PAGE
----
U.S.

Prominent scientist suing climate change deniers for libel

Climatologist Michael Mann says he was defamed by groups who accused him of manipulating global-warming data

Michael Mann says he is being targeted as part of a well-funded campaign to discredit climate science research.
AP

A prominent climatologist at the center of a libel battle with deniers of man-made global warming said Sunday that he was being targeted as part of a “well-funded” campaign to silence and discredit the “entire environmental movement.”

Speaking to Al Jazeera America just days after a court ruled that his defamation lawsuit against the libertarian think tank Competitive Enterprise Institute (CEI) and conservative news magazine National Review could proceed, Michael Mann, director of the Earth System Science Center at Pennsylvania State University, accused his detractors of resorting to old allegations that had been disproved time and time again.

On Thursday, a judge for the D.C. Superior Court ruled in favor of the scientist, denying a motion to dismiss the libel suit.

Mann sued the parties for defamation in 2012, after the CEI published and National Review republished statements accusing Mann of academic fraud and comparing him to convicted child molester and former Penn State assistant football coach Jerry Sandusky, as the CEI’s Rand Simberg put it, “except that instead of molesting children, he has molested and tortured data in the service of politicized science that could have dire economic consequences for the nation and planet.”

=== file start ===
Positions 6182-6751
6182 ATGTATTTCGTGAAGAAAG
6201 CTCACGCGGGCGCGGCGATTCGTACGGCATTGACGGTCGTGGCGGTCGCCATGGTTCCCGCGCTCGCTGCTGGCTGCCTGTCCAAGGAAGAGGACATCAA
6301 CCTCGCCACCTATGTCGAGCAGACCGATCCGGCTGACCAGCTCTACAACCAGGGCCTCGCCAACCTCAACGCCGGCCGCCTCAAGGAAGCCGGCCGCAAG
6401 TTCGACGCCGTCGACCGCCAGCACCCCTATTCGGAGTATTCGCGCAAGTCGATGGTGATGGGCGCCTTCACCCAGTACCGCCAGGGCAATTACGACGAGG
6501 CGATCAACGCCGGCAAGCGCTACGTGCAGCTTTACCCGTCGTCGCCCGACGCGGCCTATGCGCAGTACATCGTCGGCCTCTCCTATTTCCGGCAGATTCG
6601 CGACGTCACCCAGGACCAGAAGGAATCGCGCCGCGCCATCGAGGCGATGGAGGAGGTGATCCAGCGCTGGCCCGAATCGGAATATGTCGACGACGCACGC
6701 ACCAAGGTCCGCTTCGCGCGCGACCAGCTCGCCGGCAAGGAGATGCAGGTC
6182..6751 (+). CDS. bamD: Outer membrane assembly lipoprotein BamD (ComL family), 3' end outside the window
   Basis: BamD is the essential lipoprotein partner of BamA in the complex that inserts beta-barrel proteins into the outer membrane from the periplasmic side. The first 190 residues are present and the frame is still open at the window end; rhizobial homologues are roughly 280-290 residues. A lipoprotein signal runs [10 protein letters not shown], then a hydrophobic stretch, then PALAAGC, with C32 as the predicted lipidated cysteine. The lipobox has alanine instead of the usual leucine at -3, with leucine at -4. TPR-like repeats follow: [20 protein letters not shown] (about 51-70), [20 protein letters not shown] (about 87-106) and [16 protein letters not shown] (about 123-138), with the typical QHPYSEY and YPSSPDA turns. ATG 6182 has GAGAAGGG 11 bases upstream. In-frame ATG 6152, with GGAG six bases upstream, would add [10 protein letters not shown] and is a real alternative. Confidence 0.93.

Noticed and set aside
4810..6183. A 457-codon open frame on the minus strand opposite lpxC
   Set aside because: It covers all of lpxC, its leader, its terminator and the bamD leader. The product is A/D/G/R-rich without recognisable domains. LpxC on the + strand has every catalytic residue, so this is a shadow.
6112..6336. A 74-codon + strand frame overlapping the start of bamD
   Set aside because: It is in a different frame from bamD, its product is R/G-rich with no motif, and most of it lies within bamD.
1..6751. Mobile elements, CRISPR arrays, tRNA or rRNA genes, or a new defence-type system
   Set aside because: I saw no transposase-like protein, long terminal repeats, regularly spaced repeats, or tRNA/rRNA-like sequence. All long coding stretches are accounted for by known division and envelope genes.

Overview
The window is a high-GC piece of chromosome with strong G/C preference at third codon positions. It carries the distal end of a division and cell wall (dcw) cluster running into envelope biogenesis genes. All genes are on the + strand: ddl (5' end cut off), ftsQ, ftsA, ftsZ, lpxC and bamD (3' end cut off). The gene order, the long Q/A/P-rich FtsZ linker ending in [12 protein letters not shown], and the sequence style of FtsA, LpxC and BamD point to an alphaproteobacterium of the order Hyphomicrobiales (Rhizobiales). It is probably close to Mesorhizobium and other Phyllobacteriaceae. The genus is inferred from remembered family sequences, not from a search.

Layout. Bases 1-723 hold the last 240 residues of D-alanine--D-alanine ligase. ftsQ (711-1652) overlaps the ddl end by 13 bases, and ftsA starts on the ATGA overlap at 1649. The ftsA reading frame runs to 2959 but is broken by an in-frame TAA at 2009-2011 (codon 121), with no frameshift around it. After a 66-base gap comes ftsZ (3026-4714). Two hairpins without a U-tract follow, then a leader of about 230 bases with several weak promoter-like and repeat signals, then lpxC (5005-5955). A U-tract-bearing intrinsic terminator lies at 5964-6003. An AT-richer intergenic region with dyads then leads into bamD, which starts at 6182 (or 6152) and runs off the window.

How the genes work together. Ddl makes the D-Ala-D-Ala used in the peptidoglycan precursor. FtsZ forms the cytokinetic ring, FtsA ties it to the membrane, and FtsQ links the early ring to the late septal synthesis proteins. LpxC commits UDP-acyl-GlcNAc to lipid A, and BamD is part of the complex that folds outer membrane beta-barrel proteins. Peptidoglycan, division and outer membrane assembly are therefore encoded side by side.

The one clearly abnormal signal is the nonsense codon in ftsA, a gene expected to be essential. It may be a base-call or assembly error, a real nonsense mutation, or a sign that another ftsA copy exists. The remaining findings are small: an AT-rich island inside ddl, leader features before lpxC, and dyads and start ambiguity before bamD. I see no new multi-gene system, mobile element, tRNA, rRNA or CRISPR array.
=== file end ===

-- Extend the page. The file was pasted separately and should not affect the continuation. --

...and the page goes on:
Judge Frederick H. Weisberg found that while “opinions and rhetorical hyperbole” are protected speech under the First Amendment, statements that call into question a scientist’s work could be understood as factual assertions that go to the “heart of scientific integrity.”  

“To state as a fact that a scientist dishonestly molests or tortures data to serve a political agenda would have a strong likelihood of damaging his reputation within his profession, which is the very essence of defamation,” he said.

The CEI and National Review immediately filed an appeal and were supported by the American Civil Liberties Union, which filed an amicus brief.  

Sam Kazman, general counsel for the CEI, maintains that the statements reflect an opinion. “The basis for those opinions must be looked at in context, of which is laid out in the blog post that is in question.”

He added that the basis for the original allegations came from the belief that Penn State University was found to have whitewashed Sandusky’s misdeeds. “Based on that, we thought there should be a reinvestigation as well.”

But Mann told Al Jazeera that accusations made by his detractors had already been roundly rejected by the scientific community, stemmed largely from groups with a vested interest with the fossil-fuel industry and were part of a larger, ongoing effort to discredit climate-change research.

“The tactics climate-change deniers employ is based on the idea that if they can discredit one prominent scientist, they can discredit the entire environmental movement. They’re also trying to serve notice to other scientists who think about speaking out,” he said.

Mann’s lawyer John B. Williams added that the invidious nature of some comments from climate-change deniers was “sidetracking the real debate, which is science-based.”